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THE LARGEST TORPEDO. [Newspaper Article] — Malvern Courier and Caulfield Mirror — 31 July 1914
THE LARGEST TORPEDO. The largest size of torpedo at pre sent manufactured by tbo principal naval powers is the 18in. White head. Its length is left. ljin. ; its weight about two tons, and its dia meter 18in. It is not of cigar shape, but is spindle-shaped, and it gets its namo from the ray fish named tor pedo. . Its effective range depends on the object at which it is discharged, be ing from 1,500 jards at a rapidly moving object, such as a swift crui ser or torpedo-boat destroyer, up to 6,000 yards at a breakwater or fleet in mooring. The latest form "of tor pedo, guided by an instrument callcd a gyroscope, travels at a rate of thirty knots. ."Ireland's Own." "Do you think Skinner can make a living out there V" "Make a living 1 Why,, ho'd mako a living on a rock in the middle of the ocean If there was another man on the rock."
FALLING HAIR. [Newspaper Article] — Malvern Courier and Caulfield Mirror — 31 July 1914
FALLING HAIR. |.? ITow often wc hear the lument, "I i'.lmvo tried everything on the mnr | ket, and my hair comes out In handfnls.M Not so surprising either : when you come to think it over. Hnir.'.tonics; to bo e/Tective must be fresh, and : there is no earthly reason why,,every woman should not make her own lotion -at home. The finest vegetable tonic I know of is made by mixing a packet of boranium with. } pint of bay rum and adding s'.ithcicnt water to fill a half-pint bottle.. /This lotion rubbed .briskly ; into the scalp . sels the hair roots j tingling, with new life, and will, if; persevered with, givo you back your; '.'crowning glory.", - |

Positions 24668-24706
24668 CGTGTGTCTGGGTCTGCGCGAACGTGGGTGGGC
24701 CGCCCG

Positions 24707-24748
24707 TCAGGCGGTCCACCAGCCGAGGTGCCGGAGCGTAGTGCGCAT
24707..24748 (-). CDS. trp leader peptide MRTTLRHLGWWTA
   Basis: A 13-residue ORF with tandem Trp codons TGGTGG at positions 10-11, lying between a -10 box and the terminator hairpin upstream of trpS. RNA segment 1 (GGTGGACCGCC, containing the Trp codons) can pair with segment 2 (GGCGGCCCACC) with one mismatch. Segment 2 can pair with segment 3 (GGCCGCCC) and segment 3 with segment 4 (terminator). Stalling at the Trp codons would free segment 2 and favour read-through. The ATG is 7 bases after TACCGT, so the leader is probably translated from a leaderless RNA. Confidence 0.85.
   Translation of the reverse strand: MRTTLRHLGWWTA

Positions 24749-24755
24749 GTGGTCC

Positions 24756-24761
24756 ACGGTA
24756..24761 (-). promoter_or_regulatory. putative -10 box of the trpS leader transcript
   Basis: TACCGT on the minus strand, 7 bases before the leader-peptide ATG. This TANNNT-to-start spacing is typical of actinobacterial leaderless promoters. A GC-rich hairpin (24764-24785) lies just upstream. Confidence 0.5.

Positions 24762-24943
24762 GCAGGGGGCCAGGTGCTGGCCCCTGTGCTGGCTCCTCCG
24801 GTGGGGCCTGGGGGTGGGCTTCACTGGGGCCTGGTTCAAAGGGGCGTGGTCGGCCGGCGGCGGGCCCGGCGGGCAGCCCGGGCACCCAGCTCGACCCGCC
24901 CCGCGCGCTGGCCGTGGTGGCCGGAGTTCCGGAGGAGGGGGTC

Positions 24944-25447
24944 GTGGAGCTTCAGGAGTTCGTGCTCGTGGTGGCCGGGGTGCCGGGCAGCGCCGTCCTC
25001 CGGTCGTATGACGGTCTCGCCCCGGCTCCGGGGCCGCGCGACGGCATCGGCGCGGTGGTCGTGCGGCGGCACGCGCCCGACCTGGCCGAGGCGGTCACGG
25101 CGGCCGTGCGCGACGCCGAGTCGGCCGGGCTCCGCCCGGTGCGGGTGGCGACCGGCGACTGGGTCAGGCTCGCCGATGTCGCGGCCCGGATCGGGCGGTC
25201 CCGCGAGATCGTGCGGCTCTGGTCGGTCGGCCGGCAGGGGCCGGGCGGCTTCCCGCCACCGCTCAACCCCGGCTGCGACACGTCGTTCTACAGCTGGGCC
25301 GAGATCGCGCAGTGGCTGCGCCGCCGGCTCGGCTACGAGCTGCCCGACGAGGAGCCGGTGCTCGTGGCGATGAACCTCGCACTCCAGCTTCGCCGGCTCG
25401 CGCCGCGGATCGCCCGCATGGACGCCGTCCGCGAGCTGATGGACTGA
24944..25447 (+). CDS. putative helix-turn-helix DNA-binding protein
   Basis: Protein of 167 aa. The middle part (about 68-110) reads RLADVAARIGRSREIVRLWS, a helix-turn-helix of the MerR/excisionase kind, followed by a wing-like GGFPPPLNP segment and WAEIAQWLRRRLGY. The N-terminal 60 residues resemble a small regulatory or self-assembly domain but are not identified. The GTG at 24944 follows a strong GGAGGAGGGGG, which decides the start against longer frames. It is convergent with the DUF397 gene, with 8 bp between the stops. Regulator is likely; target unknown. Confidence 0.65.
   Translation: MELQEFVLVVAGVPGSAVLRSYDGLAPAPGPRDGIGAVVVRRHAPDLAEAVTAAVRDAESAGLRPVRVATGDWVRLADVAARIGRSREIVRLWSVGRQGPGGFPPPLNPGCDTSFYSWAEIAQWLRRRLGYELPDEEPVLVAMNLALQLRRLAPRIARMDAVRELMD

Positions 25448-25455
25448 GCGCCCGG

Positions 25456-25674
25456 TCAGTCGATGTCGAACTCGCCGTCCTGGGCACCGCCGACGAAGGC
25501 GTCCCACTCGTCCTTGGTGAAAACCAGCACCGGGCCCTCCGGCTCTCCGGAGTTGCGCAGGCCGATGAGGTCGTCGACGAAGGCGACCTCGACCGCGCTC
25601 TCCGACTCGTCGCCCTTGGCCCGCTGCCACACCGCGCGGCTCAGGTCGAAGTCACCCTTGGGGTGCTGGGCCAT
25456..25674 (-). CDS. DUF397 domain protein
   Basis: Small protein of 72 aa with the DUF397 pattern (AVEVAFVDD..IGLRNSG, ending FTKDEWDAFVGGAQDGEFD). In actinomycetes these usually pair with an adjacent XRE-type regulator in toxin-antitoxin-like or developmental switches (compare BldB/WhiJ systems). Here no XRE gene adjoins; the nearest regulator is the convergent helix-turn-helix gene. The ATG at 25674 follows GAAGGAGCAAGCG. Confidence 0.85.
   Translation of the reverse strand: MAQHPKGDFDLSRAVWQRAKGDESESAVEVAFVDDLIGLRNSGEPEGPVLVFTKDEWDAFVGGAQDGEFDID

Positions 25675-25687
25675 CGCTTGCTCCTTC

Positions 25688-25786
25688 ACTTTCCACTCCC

THE FARM AND DAIRY. THE COMPOSITION OF CHEESE IN RELATION TO QUALITY. [Newspaper Article] — Malvern Courier and Caulfield Mirror — 31 July 1914
THE FARM AND DAIRY. THE COMPOSITION OF CHEE8B IN RELATION TO QUALITY. . In a report of tho New York Dairymen's Association for 1891, we find the following statement in an address given by Dr. Robertson i "In every case tbcro was a gradual reduction in tb« quality of cheese when there was a less quantity of butter-fat in milk. . . . However, this is true also that the increased yield of cheese is not in direct pro portion to tho increased percentage of butter-fat ; that is, milk contain ing 3 per cent of butter-fat will yield a certain quantity of cheesy but if you take milk- having one third more fat (4 per cent.) it will not yield one-third more chcese. At the same time, such milk is worth one-third more for cbeesemaking, and thereby hangs a tale. You see, if it*-, does not yield so much checse, it yields a quality of chcese so much better that the market value of the cheese, from 100 lb. of milk is a third greater than the market value of the checse in the other case. . "Every two...